What kind of credit information does IFA use?

As mentioned above, we consider only those items from credit reports that are relevant to insurance loss potential. We do not consider information such as how much money you make or whom you owe because we are not assessing our customer’s credit-worthiness. The kind of information in credit reports that has proved relevant to calculating insurance risk includes bankruptcies, judgments, collections and delinquencies. The number and types of credit accounts a customer has, length of account history and account balances relative to limits are other factors we consider.

Also, the presence in your credit report of some types of inquires can affect your insurance rate, but it is important to understand which types of inquires can have an effect. Your insurance rate will not be affected by promotional inquires, routine account review inquires, or the inquiry IFA or any other insurer makes to review your credit history for insurance purposes.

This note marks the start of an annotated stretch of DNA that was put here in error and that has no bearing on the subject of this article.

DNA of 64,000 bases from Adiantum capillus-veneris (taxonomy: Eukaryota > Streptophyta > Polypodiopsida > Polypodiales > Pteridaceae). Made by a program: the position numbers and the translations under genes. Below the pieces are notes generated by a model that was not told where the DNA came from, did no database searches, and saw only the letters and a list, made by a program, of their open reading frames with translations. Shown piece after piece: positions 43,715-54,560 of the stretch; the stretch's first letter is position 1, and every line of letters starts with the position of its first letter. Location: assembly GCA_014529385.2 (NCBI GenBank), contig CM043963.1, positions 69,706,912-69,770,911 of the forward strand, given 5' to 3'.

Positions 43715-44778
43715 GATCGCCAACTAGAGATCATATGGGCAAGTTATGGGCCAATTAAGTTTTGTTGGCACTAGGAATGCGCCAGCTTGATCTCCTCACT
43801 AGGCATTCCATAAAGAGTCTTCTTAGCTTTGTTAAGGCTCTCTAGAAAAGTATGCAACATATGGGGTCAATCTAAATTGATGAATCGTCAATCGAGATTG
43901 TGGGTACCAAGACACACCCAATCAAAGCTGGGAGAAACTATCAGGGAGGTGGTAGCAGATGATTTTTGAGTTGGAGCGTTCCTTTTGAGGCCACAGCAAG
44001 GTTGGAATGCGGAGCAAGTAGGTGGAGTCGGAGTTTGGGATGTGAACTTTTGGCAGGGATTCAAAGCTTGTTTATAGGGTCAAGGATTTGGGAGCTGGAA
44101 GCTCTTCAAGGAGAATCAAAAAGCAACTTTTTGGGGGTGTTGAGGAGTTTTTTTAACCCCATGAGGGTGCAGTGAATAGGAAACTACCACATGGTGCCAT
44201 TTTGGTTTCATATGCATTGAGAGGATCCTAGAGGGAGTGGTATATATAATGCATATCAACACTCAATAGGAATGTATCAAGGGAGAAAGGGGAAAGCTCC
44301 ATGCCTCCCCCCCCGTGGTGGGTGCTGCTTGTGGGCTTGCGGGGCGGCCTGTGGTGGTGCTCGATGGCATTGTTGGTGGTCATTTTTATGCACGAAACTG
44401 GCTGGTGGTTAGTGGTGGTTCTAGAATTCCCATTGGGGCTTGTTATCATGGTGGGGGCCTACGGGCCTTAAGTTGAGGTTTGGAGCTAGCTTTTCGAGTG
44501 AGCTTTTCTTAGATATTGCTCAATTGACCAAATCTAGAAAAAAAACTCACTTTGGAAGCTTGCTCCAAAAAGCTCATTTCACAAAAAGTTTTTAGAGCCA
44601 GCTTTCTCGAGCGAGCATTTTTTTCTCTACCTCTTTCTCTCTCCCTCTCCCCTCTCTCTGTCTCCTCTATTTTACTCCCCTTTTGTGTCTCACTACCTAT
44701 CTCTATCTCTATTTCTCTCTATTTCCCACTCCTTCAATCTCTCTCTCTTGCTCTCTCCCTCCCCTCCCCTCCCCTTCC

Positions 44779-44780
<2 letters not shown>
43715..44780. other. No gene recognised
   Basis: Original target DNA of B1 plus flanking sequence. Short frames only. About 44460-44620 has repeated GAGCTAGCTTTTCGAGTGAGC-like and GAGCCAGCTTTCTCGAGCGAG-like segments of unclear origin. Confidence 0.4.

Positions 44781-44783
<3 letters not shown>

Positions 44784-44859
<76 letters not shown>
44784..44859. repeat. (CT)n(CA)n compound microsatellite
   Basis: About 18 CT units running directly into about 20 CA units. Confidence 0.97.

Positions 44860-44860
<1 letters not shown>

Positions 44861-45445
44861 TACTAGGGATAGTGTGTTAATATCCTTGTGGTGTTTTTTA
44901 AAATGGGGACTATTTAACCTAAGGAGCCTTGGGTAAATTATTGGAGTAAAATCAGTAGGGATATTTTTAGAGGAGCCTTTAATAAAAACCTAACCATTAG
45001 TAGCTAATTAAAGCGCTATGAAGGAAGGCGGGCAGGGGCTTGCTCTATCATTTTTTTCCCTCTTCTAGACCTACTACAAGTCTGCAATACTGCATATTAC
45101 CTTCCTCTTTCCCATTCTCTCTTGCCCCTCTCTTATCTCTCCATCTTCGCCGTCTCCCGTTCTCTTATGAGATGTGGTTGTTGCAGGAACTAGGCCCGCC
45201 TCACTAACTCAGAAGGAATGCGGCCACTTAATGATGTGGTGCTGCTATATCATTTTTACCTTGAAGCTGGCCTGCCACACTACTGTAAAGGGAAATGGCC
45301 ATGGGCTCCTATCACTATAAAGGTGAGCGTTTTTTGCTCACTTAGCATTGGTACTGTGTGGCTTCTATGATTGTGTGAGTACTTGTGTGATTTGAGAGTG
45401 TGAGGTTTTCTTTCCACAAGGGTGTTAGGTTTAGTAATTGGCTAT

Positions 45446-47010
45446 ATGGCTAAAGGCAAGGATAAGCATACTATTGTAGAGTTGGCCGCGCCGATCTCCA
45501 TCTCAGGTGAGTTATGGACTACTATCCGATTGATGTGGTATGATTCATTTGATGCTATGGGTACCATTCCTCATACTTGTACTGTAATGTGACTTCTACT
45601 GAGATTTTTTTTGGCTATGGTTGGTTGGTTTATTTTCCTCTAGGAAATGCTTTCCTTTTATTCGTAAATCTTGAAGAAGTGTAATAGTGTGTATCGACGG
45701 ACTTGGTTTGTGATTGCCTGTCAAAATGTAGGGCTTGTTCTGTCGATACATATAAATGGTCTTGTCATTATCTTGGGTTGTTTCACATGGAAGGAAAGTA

How does IFA use information from credit reports?

In rating and underwriting insurance policies, each of the several factors we consider from credit reports is assigned a ‘score’. Our method of considering all of these factors together, as a whole, ensures that no single negative item will necessarily prevent a customer from receiving our best rates. Furthermore, many customers, while not qualifying for the very best rate, will still qualify for a rate that is significantly better than average due to the information we consider from credit reports.